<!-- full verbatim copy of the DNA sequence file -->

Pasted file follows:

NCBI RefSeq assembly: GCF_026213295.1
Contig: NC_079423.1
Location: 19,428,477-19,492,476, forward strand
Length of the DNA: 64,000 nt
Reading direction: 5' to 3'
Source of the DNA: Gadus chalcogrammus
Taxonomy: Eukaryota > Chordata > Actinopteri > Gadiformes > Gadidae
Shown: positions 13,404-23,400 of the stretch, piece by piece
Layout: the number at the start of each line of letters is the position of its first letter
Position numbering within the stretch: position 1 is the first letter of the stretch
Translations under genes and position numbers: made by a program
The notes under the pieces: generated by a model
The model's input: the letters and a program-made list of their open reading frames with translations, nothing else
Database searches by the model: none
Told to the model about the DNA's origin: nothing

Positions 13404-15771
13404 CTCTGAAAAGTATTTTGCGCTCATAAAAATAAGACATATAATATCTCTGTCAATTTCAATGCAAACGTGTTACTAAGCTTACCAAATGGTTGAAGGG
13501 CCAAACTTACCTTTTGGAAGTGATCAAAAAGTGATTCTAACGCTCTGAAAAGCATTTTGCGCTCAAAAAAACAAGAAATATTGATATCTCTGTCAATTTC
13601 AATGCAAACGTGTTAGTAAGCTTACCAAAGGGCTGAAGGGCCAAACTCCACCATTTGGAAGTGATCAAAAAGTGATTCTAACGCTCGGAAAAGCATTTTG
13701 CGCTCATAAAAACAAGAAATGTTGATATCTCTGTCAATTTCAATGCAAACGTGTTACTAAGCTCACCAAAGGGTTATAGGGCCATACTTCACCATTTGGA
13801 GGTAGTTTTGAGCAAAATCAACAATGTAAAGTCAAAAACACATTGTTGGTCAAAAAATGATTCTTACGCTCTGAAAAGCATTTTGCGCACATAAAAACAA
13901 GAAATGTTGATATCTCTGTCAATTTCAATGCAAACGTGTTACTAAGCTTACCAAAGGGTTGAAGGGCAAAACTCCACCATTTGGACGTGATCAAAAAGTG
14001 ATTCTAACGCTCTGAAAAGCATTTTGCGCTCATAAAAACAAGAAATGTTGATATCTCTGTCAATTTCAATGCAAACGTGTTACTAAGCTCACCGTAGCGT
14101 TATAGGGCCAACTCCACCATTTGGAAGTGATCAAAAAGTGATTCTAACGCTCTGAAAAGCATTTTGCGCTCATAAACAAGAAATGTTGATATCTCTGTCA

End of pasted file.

NCBI RefSeq assembly: GCF_026213295.1
Contig: NC_079423.1
Location: 19,428,477-19,492,476, forward strand
Length of the DNA: 64,000 nt
Reading direction: 5' to 3'
Source of the DNA: Gadus chalcogrammus
Taxonomy: Eukaryota > Chordata > Actinopteri > Gadiformes > Gadidae
Shown: positions 13,404-23,400 of the stretch, piece by piece
Layout: the number at the start of each line of letters is the position of its first letter
Position numbering within the stretch: position 1 is the first letter of the stretch
Translations under genes and position numbers: made by a program
The notes under the pieces: generated by a model
The model's input: the letters and a program-made list of their open reading frames with translations, nothing else
Database searches by the model: none
Told to the model about the DNA's origin: nothing

Positions 13404-15771
13404 CTCTGAAAAGTATTTTGCGCTCATAAAAATAAGACATATAATATCTCTGTCAATTTCAATGCAAACGTGTTACTAAGCTTACCAAATGGTTGAAGGG
13501 CCAAACTTACCTTTTGGAAGTGATCAAAAAGTGATTCTAACGCTCTGAAAAGCATTTTGCGCTCAAAAAAACAAGAAATATTGATATCTCTGTCAATTTC
13601 AATGCAAACGTGTTAGTAAGCTTACCAAAGGGCTGAAGGGCCAAACTCCACCATTTGGAAGTGATCAAAAAGTGATTCTAACGCTCGGAAAAGCATTTTG
13701 CGCTCATAAAAACAAGAAATGTTGATATCTCTGTCAATTTCAATGCAAACGTGTTACTAAGCTCACCAAAGGGTTATAGGGCCATACTTCACCATTTGGA
13801 GGTAGTTTTGAGCAAAATCAACAATGTAAAGTCAAAAACACATTGTTGGTCAAAAAATGATTCTTACGCTCTGAAAAGCATTTTGCGCACATAAAAACAA
13901 GAAATGTTGATATCTCTGTCAATTTCAATGCAAACGTGTTACTAAGCTTACCAAAGGGTTGAAGGGCAAAACTCCACCATTTGGACGTGATCAAAAAGTG
14001 ATTCTAACGCTCTGAAAAGCATTTTGCGCTCATAAAAACAAGAAATGTTGATATCTCTGTCAATTTCAATGCAAACGTGTTACTAAGCTCACCGTAGCGT
14101 TATAGGGCCAACTCCACCATTTGGAAGTGATCAAAAAGTGATTCTAACGCTCTGAAAAGCATTTTGCGCTCATAAACAAGAAATGTTGATATCTCTGTCA